We had a fair bit of problems with the customs agent hassling over original receipts. It seemed they didn’t believe that we owned the goods, but finally they explained that Bali shipping companies usually falsely report the cost of goods to help importers reduce duty. Sure enough when we found the original receipts, they were about double the reported price. Anyway, by the time all this got sorted out, it was time for it to leave storage or start paying extra for storage. So I asked for a quote to deliver it to our house, which was $420. Seemed pretty expensive, but I didn’t have too many options.
They sent a rather large truck with a driver who had difficulty negotiating our driveway and I heard at least one large crash as he hit his brakes. He refused to come all the way to the house. I then noticed that he was it – no offsider for 10 packages weighing 600kg. Then I noticed he had no trolley. Then I noticed that only the bath had been tied down. Then I noticed the this way up signs were upside down. None of this bode well. Let’s just say he was pretty rough.
The first package I opened was one of the big vases which was totally smashed. Goodbye $135. The other big vase has small cracks which may be filled and fixed. One statue had small damage – not a big deal. It would all be OK if the bath was OK. The bath wasn’t OK. The base was smashed on one corner and it had severe cracks.
The good news for us is that our builder is a real fixit type and he has done a fair whack of reinforcing the base so that it should be usable. As for the facade, we are thinking of a timber surround filled with river rocks to make it look pretty. More on the bath in a couple of weeks when we have a go at installation.
Overall, I would only import again if we bought enough stuff to fill a container or half container. At least that way we wouldn’t have dickhead Aussies bashing our stuff around.
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A redneck in the paddock

This littleredneck lovely has taken up residence in the paddock. It is a redneck wallaby. The redneck doesn’t hang around in pods, preferring a solitary life perhaps of contemplation. They come together from time to time to mate where the males do that boingaroo boxing thing that they do. But after the fighting, they make up nicely. Anyway as the redneck likes to eat dandelions, I am just glad to have some help with the weeding.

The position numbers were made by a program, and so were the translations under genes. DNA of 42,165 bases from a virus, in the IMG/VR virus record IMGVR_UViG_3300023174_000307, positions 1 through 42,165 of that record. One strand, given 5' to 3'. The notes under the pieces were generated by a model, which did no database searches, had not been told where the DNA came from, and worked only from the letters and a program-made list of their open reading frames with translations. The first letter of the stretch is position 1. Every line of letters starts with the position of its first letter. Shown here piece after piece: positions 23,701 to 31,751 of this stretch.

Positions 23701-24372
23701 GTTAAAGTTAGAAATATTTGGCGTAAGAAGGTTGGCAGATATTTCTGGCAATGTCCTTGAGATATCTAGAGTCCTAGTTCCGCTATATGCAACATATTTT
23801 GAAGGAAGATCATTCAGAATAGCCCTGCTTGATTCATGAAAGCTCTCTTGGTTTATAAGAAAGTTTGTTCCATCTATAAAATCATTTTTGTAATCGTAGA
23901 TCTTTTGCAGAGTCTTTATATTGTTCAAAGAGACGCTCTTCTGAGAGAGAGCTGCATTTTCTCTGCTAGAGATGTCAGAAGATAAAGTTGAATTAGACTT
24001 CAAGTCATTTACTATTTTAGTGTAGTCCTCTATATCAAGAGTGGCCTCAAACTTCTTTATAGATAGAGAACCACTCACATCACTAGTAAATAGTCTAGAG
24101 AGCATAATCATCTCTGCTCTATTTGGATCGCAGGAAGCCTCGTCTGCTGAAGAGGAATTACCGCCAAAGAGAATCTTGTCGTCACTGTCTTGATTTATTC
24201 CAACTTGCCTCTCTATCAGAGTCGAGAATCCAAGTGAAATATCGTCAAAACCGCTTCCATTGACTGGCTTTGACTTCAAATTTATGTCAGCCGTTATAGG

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The Streets of Laredo – Larry McMurty

I wouldn’t normally go near a Western, but I have been wanting to read one of these books ever since the mini-series Lonesome Dove was aired. This is a lengthy book and is, on the whole, character driven. Of course there is a plot – good guys vs bad guys, but the lines can become a bit blurred. If our main good guy gets into a rage, he is likely to beat the object of his rage to death. It is also very bleak. There may have been a female character who hadn’t been raped (and most multiple times) but I can’t recall one. Most had been beaten and plenty of them murdered. Children don’t escape either with rape, torture and nasty deaths happening at regular intervals. It is also a story about old age and its effects. Our hero has become quite elderly and arthritis and failing eyesight are as much his enemies as the psychopaths he is hunting.
The characters are well drawn, but it is difficult to feel empathy for the male characters. The female characters mainly show great strength and compassion in their hideous world.
I will read another one of these one day and would recommend this book – but don’t expect any laughs.
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The Grove John Rector

Sorry, John Rector, I couldn’t get through your book. This is a murder mystery told in the first person by a character with problems. His main problem is that he has a mental illness, but his greater problem is that he refuses his medication and can’t remember his aggressive outbursts. He finds the body of a young woman in his paddock and decides that he needs to discover who killed her himself. The body is left to the elements while he hits the booze – which is rarely helpful mental illness or not.
After about a quarter of this book, I found myself disliking this bloke so much that I just didn’t want to go on. It is very sad that some people are afflicted by mental illness, but this character is unlikely to progress any cause toward generating empathy for this tragic problem.
Time for me to move on.

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The Shining Girls Lauren Beukes

Absolute ripping yarn territory. A time traveling serial killer – what else do you need? Like any time travel book, you need to keep your wits about you. The story is told in an almost linear manner – from the perspective of the characters – but not quite. The characters are given dimension, even those who appear briefly and are then slain. The dialogue is snappy and enjoyable. The research into previous times is thorough. This is a real page turner and I found it very hard to put down when the paddock chores were calling. Perhaps not a book for the squeamish, but a real treat for me.